This Quick Trick Boosts Slow Performance on Windows 10
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Every Windows user experiences some slowdown over time. As cruft builds up, Windows tends to get slower and run into more errors. At times you need to reinstall Windows, but there are other quick fixes that can help if it’s not awful yet.

One of them is managing your system’s virtual memory. We’ve discussed the topic before, but for those on lower-end machines, a quick tweak to memory management in Windows has been reported to help performance. Here’s what you should try.

First, search for System on the Start Menu and click its entry. Click Advanced System Settings on the left sidebar, then switch to the the Advanced tab. Find the Performance header and click the Settings button. One more time, click the Advanced tab and you’ll see the virtual memory settings. Choose Change.

You want to override Windows’ default settings, so uncheck the Automatically manage paging file size for all drivers box. Then select the hard drive to edit settings for (probably C:, your internal drive).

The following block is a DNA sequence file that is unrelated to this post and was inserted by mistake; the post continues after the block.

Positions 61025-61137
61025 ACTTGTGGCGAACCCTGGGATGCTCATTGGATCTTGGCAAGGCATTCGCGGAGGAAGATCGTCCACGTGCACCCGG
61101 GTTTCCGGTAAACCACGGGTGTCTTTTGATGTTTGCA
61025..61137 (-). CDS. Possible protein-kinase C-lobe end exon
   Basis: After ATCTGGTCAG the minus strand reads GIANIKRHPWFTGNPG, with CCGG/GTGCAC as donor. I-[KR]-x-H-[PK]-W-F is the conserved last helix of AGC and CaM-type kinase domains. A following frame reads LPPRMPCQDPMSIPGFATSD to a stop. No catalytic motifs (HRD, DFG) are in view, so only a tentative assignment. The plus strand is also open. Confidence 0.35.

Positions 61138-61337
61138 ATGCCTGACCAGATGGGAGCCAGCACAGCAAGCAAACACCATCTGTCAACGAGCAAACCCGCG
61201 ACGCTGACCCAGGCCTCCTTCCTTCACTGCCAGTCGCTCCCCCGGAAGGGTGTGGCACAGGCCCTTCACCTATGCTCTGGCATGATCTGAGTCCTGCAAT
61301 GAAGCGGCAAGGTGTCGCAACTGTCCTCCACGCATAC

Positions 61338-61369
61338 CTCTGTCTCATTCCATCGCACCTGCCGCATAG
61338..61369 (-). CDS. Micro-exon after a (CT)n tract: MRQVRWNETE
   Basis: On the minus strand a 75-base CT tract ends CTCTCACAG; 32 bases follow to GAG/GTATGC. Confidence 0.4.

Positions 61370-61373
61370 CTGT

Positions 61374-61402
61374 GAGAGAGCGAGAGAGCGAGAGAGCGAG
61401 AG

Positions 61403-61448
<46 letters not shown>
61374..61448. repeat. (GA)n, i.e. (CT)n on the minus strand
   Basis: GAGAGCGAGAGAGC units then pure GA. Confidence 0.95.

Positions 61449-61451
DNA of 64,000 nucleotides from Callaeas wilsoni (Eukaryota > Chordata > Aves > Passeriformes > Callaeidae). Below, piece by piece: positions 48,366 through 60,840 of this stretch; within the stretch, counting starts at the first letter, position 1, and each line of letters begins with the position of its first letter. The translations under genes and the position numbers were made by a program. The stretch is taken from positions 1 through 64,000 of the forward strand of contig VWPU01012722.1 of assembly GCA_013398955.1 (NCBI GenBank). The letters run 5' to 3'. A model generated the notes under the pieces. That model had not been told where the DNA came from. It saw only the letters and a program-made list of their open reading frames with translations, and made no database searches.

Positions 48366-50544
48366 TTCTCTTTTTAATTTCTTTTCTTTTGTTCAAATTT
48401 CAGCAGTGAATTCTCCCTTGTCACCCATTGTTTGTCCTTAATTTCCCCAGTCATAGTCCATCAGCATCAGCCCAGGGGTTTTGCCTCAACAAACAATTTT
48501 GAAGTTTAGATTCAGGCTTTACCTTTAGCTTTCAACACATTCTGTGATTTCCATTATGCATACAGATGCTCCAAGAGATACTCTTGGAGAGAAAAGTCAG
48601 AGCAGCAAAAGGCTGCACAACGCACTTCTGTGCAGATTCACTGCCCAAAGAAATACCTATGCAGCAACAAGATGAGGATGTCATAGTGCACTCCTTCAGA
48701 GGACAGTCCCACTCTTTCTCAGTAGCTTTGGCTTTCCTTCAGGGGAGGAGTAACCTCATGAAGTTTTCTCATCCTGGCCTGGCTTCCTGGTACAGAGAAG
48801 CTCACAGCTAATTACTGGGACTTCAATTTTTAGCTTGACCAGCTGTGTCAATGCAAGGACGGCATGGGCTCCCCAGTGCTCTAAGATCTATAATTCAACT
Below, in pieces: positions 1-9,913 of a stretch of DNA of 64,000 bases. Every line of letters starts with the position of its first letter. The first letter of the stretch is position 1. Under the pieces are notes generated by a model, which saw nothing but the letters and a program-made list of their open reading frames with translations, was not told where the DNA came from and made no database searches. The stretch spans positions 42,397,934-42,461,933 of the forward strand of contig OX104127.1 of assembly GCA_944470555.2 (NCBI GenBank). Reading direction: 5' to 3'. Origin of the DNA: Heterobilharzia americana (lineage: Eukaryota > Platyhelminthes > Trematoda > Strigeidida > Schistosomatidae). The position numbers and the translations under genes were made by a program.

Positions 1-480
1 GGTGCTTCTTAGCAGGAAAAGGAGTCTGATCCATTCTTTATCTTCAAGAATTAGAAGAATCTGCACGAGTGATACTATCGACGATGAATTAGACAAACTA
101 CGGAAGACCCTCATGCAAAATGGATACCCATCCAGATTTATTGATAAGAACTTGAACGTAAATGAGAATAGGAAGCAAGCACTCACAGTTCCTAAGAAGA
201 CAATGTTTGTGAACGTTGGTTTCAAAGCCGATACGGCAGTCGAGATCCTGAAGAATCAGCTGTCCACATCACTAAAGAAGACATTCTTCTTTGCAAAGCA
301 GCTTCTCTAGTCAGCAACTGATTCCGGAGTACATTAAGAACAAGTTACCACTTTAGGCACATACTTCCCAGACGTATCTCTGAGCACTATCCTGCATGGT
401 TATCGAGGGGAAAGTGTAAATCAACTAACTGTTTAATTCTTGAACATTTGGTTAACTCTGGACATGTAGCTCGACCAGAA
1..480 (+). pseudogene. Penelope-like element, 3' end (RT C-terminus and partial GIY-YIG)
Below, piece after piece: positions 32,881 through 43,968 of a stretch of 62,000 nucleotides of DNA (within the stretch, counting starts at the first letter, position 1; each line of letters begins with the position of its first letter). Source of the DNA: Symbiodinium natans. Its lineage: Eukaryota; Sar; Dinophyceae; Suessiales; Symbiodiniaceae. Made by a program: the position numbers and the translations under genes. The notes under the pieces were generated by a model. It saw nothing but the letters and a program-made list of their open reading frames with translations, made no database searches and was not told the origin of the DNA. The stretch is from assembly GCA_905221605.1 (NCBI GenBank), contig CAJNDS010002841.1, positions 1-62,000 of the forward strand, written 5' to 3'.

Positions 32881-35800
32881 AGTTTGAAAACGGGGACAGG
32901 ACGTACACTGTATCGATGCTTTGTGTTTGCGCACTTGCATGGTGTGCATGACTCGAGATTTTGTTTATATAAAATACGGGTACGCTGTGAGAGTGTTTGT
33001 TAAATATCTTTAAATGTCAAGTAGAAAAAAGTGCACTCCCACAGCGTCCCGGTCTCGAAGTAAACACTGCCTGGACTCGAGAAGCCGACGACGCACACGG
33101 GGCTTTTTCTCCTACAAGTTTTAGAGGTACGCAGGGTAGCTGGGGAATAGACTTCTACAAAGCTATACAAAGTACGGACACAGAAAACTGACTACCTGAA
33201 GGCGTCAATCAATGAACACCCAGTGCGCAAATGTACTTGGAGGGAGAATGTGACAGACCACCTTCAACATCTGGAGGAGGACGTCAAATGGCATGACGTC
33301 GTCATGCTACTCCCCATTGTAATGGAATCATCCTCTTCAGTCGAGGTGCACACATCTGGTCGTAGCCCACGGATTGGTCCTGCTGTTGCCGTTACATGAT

Look at the bottom of the window for the Recommended size and enter that number for the Initial and Maximum Size boxes. Click Set, then OK. Restart your computer to apply the changes, and you should see a performance increase!

For computers with lots of RAM, you probably won’t see a big difference after this adjustment. But it’s worth a try for weaker or older systems that are stuttering. For more performance boosting, check out how to make Windows 10 faster from boot to shutdown.

Do you let Windows handle virtual memory, or have you changed the value with this method? Let us know if this helped you down in the comments!

Image Credit: BsWei via Shutterstock

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  1. LordDaMan
    April 29, 2017 at 12:13 am

    This is a really old trick form the win 9x days. It also doesn't really make a difference on anything even halfway modern because harddrives are fast enough that it won't make a noticeable difference is the swap file is fragmented. Also windows may never use that much of a swap or may use a lot more then the recommended depending on your workflow so it's best t leave it alone.